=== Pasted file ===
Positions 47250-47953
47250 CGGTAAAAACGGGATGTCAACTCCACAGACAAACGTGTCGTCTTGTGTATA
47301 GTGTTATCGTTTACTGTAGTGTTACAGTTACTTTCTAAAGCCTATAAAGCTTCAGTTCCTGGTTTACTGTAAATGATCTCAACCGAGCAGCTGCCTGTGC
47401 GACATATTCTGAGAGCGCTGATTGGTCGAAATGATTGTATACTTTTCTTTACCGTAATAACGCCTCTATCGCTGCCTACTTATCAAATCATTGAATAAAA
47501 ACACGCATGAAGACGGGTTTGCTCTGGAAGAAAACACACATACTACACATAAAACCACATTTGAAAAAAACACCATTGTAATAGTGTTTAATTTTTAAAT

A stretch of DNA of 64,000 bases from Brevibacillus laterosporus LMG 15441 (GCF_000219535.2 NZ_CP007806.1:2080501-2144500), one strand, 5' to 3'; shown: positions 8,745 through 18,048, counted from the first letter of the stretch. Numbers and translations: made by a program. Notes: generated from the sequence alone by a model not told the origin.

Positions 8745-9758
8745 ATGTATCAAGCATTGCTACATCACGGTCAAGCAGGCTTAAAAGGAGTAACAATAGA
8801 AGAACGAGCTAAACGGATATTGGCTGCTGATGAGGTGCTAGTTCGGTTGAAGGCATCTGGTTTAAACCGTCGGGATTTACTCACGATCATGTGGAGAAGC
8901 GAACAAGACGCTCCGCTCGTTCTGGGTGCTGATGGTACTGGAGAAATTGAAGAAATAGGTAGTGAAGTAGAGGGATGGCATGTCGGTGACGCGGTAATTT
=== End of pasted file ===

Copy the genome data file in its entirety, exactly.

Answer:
Positions 47250-47953
47250 CGGTAAAAACGGGATGTCAACTCCACAGACAAACGTGTCGTCTTGTGTATA
47301 GTGTTATCGTTTACTGTAGTGTTACAGTTACTTTCTAAAGCCTATAAAGCTTCAGTTCCTGGTTTACTGTAAATGATCTCAACCGAGCAGCTGCCTGTGC
47401 GACATATTCTGAGAGCGCTGATTGGTCGAAATGATTGTATACTTTTCTTTACCGTAATAACGCCTCTATCGCTGCCTACTTATCAAATCATTGAATAAAA
47501 ACACGCATGAAGACGGGTTTGCTCTGGAAGAAAACACACATACTACACATAAAACCACATTTGAAAAAAACACCATTGTAATAGTGTTTAATTTTTAAAT

A stretch of DNA of 64,000 bases from Brevibacillus laterosporus LMG 15441 (GCF_000219535.2 NZ_CP007806.1:2080501-2144500), one strand, 5' to 3'; shown: positions 8,745 through 18,048, counted from the first letter of the stretch. Numbers and translations: made by a program. Notes: generated from the sequence alone by a model not told the origin.

Positions 8745-9758
8745 ATGTATCAAGCATTGCTACATCACGGTCAAGCAGGCTTAAAAGGAGTAACAATAGA
8801 AGAACGAGCTAAACGGATATTGGCTGCTGATGAGGTGCTAGTTCGGTTGAAGGCATCTGGTTTAAACCGTCGGGATTTACTCACGATCATGTGGAGAAGC
8901 GAACAAGACGCTCCGCTCGTTCTGGGTGCTGATGGTACTGGAGAAATTGAAGAAATAGGTAGTGAAGTAGAGGGATGGCATGTCGGTGACGCGGTAATTT